Study: women underreport medication use

Women need to talk – and doctors need to ask – about what medications patients are taking, or they could face serious health-related consequences, according to a recent University women’s health study.

The study of patients at a rural West Virginia women’s clinic, published last week in the American Journal of Obstetrics and Gynecology, found some women underreported their use of prescription, herbal and over-the-counter drugs to their gynecologists.

“We need to do a better job than asking, ‘What medications are you taking?’ ” Timothy Tracy, a University pharmacy professor and director of the study, said.

The responsibility is not just on physicians but all health-care providers, from nurses to dentists, to ask specific questions regarding patients’ medication use, Tracy said.

“It works both ways,” he said.

Patients often do not consider over-the-counter and herbal remedies as drugs, Tracy said, or they do not mention prescriptions they receive from other physicians.

“Patients tend to associate medications with a certain health-care provider; if that wasn’t the provider they got it from then they don’t tell them about it,” he said.

Tracy said he plans to conduct a comparable study on urban women in Minnesota, which he expects will have similar results.

Sarah Morean, a University junior, said she does tell her doctor about any non-prescription medications she’s taking – if they ask.

Otherwise, “I wouldn’t think to tell them,” she said.

The study found 2.3 percent of the 567 women interviewed took St. John’s wort, an herbal remedy for depression, while using birth control. The herbal medication reduces the effectiveness of birth control, according to the study.

First-year student Marisa Marek, who is on birth control and has taken St. John’s wort, said she was unaware of the effects of the combination.

She said when she initially got her prescription for birth control she was asked if she was taking supplements that included zinc, which is not a component of St. John’s wort. But her doctor never asked about other herbal products, she said.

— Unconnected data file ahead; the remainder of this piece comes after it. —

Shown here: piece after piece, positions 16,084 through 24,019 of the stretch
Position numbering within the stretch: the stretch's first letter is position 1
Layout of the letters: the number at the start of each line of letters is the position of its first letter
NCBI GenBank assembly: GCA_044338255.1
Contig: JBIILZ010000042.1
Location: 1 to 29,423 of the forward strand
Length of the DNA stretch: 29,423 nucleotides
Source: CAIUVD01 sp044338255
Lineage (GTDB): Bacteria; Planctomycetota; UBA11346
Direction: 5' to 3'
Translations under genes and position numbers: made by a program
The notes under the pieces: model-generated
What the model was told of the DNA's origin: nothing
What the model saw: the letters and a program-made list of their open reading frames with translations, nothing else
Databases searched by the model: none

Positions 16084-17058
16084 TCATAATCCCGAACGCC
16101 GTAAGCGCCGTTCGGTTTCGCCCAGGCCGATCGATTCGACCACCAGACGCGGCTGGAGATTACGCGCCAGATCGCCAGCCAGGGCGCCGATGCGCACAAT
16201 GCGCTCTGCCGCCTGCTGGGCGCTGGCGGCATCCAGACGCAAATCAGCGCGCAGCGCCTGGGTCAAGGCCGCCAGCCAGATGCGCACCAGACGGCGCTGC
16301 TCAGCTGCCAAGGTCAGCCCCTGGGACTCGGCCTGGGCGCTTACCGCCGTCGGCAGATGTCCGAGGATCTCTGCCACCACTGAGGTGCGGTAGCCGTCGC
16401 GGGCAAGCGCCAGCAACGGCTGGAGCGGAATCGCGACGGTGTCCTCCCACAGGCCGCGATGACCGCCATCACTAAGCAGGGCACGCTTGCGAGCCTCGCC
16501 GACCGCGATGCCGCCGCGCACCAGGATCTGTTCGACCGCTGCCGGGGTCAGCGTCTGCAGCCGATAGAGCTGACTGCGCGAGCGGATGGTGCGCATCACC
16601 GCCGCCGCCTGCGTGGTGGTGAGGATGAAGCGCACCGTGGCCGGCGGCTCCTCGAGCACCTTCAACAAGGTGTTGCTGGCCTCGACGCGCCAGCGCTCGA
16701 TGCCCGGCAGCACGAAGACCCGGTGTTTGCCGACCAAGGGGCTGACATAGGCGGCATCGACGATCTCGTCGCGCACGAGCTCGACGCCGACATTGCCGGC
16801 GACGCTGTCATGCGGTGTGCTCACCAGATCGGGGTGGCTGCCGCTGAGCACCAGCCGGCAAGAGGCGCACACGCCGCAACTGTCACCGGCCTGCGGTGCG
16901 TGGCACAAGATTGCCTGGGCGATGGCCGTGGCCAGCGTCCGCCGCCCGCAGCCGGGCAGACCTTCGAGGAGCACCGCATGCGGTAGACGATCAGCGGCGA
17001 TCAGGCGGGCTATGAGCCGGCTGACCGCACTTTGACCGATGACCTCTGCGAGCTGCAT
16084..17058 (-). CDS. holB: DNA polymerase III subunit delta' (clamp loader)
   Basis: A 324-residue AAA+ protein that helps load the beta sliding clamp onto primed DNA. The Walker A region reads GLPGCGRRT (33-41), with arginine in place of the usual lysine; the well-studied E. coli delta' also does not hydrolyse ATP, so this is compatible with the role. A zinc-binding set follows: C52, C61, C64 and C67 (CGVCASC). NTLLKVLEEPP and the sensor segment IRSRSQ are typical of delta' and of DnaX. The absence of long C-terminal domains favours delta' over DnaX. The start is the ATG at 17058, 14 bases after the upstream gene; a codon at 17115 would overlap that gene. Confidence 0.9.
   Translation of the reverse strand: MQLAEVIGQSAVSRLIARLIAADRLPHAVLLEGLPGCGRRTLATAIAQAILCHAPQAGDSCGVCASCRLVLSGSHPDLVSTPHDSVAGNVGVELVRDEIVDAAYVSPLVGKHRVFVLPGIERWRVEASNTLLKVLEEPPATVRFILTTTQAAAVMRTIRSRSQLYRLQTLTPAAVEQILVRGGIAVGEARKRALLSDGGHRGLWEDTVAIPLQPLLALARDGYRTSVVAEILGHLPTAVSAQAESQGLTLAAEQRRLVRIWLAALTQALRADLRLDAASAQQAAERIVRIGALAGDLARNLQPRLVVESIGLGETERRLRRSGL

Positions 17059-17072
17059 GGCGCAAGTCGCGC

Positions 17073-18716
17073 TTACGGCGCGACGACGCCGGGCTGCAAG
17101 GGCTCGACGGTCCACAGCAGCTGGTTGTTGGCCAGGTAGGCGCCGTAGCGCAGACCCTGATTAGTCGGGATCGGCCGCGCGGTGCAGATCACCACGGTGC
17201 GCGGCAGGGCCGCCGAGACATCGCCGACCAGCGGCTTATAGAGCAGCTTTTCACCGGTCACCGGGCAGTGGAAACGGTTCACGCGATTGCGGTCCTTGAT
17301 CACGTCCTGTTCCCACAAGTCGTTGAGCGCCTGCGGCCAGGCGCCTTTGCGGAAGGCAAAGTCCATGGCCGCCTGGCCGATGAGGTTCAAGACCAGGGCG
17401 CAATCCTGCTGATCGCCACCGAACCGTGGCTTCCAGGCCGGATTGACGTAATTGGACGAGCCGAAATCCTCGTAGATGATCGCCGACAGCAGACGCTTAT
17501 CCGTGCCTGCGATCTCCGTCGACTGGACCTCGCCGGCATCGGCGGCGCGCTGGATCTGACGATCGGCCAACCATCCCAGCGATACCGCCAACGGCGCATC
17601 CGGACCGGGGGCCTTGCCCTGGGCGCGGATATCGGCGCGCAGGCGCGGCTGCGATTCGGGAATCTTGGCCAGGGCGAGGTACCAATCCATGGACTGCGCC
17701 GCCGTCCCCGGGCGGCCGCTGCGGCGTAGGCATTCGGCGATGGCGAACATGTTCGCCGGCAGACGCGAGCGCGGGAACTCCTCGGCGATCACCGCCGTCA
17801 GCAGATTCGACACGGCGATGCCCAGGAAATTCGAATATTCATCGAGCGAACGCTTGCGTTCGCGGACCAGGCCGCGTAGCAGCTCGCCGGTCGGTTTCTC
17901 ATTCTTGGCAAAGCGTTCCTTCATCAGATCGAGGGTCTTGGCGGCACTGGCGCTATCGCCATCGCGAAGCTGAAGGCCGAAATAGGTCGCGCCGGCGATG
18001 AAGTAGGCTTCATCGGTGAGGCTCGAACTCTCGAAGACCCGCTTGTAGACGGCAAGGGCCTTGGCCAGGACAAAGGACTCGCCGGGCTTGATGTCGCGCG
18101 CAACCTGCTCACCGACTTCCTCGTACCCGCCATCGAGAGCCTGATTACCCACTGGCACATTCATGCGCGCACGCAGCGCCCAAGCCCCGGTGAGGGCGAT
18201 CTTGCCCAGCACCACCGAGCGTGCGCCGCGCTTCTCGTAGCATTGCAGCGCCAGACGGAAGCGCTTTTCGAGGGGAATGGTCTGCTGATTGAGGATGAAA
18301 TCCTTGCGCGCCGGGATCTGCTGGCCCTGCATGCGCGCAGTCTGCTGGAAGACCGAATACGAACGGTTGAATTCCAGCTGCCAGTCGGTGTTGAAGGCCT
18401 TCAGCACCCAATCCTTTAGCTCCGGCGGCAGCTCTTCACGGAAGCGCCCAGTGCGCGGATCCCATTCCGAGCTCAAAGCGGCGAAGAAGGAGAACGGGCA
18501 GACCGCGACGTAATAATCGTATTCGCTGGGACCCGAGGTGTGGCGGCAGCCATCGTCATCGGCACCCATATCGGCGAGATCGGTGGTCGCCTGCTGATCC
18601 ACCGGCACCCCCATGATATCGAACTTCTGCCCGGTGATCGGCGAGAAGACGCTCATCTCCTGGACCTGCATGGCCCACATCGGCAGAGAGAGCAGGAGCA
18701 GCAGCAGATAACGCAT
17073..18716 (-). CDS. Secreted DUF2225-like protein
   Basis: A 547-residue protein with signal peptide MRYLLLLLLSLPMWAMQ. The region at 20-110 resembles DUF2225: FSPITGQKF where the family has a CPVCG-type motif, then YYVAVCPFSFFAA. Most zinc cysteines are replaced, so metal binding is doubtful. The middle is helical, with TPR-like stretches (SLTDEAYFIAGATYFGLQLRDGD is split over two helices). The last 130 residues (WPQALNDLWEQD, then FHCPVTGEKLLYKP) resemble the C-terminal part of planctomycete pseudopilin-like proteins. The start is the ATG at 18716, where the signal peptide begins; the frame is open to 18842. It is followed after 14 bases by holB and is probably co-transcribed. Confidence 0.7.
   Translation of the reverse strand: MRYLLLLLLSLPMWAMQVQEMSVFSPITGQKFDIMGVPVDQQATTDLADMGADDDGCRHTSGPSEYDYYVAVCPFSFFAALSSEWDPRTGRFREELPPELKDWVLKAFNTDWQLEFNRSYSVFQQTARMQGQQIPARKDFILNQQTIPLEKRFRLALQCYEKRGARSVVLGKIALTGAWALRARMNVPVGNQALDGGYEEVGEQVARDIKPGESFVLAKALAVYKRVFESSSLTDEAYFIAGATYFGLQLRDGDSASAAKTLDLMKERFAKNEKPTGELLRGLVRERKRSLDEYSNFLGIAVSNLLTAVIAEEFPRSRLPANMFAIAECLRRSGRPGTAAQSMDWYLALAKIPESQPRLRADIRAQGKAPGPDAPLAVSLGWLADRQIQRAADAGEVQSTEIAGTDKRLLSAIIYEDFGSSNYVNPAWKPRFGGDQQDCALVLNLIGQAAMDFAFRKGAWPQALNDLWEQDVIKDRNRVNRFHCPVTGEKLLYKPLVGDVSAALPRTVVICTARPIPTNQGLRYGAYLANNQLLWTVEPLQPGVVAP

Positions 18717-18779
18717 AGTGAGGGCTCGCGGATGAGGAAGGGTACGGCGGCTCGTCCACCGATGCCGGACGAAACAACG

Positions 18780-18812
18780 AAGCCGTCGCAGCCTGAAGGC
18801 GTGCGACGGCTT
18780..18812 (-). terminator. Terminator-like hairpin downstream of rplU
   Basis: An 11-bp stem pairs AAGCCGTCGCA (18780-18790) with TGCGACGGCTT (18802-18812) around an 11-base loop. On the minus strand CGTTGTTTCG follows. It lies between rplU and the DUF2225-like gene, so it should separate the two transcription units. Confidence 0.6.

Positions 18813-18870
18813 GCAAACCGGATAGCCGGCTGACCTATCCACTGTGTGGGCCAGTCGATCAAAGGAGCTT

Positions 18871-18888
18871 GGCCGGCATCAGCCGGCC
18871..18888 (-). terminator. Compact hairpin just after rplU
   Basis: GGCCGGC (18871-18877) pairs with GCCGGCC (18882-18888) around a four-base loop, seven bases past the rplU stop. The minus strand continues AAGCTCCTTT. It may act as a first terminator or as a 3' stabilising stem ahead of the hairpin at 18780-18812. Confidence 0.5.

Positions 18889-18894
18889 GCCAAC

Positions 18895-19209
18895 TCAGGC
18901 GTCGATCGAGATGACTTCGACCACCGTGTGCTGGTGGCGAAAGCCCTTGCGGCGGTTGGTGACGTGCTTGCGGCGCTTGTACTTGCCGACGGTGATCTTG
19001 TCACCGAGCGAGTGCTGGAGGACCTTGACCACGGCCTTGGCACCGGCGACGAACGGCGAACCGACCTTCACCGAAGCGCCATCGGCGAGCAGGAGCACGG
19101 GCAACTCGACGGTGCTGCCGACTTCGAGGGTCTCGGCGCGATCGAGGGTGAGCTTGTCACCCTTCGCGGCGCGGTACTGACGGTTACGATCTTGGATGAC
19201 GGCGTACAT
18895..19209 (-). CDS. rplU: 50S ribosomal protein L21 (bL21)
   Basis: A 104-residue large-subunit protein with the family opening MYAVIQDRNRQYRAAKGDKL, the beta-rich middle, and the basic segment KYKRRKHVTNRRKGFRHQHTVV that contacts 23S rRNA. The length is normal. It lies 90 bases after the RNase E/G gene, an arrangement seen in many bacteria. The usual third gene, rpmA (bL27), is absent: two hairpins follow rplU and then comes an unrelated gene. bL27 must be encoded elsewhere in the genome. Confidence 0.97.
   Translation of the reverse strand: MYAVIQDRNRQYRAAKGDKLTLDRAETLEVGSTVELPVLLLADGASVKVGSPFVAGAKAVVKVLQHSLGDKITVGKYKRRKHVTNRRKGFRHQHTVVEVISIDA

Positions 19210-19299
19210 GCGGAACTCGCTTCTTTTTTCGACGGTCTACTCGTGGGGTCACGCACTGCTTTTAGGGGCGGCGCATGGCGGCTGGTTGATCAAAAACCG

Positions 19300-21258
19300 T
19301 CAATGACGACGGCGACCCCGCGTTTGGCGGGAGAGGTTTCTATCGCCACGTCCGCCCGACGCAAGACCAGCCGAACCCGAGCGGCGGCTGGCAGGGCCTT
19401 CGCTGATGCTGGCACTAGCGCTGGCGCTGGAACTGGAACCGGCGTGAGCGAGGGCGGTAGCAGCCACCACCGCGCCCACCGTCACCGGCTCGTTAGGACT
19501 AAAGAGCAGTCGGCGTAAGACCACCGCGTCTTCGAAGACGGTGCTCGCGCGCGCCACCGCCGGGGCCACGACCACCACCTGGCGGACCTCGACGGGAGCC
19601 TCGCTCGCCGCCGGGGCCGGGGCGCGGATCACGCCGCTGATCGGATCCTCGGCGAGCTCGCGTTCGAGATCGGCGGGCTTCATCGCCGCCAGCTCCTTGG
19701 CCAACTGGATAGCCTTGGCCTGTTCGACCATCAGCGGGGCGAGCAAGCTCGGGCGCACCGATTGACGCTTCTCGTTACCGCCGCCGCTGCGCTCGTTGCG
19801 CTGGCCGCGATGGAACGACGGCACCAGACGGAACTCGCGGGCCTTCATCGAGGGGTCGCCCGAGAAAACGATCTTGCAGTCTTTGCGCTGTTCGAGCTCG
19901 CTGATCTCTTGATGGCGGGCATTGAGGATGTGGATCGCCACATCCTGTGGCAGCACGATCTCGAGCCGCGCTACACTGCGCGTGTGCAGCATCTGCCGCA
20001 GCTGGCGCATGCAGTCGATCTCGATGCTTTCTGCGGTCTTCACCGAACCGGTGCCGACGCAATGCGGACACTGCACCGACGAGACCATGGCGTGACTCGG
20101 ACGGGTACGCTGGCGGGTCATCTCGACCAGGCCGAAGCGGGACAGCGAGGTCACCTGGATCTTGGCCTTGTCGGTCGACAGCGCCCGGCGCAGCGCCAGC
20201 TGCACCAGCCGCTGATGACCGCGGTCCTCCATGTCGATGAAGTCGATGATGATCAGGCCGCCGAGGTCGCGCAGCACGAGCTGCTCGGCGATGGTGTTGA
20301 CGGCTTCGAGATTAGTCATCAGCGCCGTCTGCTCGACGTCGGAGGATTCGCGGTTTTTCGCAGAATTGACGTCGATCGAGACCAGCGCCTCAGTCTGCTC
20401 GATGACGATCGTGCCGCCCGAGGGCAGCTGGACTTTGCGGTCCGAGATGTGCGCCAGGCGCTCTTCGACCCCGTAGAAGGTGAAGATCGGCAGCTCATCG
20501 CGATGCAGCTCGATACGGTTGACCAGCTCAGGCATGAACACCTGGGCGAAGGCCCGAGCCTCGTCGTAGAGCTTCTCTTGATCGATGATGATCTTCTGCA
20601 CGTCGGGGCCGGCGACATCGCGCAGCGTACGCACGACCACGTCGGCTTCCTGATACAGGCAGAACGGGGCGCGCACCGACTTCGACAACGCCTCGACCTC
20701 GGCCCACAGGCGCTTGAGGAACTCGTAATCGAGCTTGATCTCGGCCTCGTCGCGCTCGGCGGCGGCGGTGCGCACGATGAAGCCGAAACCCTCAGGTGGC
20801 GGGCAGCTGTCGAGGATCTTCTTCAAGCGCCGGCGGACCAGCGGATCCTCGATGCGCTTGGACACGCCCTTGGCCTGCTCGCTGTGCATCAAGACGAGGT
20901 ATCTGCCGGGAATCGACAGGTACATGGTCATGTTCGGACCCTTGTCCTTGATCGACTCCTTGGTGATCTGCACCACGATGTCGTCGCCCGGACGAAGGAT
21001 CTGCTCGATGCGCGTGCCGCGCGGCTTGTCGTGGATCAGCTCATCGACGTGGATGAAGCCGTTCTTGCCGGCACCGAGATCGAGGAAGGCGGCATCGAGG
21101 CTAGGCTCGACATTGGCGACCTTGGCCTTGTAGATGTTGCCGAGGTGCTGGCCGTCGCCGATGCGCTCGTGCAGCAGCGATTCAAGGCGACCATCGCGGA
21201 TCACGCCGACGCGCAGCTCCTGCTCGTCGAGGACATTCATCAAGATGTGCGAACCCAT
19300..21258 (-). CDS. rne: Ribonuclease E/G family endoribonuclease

Another common combination the study notes is the use of the herb kava and antidepressants. Kava is a known depressant on the central nervous system that is taken to calm nerves and ease stress and anxiety.

Dr. June LaValleur, a University associate professor of obstetrics and gynecology, said a lack of patient trust in physicians often causes a breach in communication.

In the study, pharmacy students interviewed patients one on one without doctors present.

“That’s important,” said LaValleur, who also said the study’s results did not surprise her.

“The data has been out there for a long time that over 50 percent of the population, especially women, takes herbal medications.”

Approximately 92 percent of the study participants took at least one prescription drug, and more than one-third took four or more. Meanwhile, 97 percent took at least one over-the-counter drug and more than half took four or more of those.

The same number took at least one herbal product, a category that included a range of herbs from peppermint to Mahuang, also known as ephedrine, which the Food and Drug Administration is working to ban.

Because different drugs or remedies wax and wane in popularity over time, Tracy said it is important to keep updated on what patients consume.

Unlike prescription drugs, herbal medications do not require FDA approval for safety or effectiveness.

Tracy also said previous data suggests women of higher socioeconomic status are more likely to use herbal medicines. The study found that while medication use of all kinds increased with age, the use of herbal products remained the same across income levels.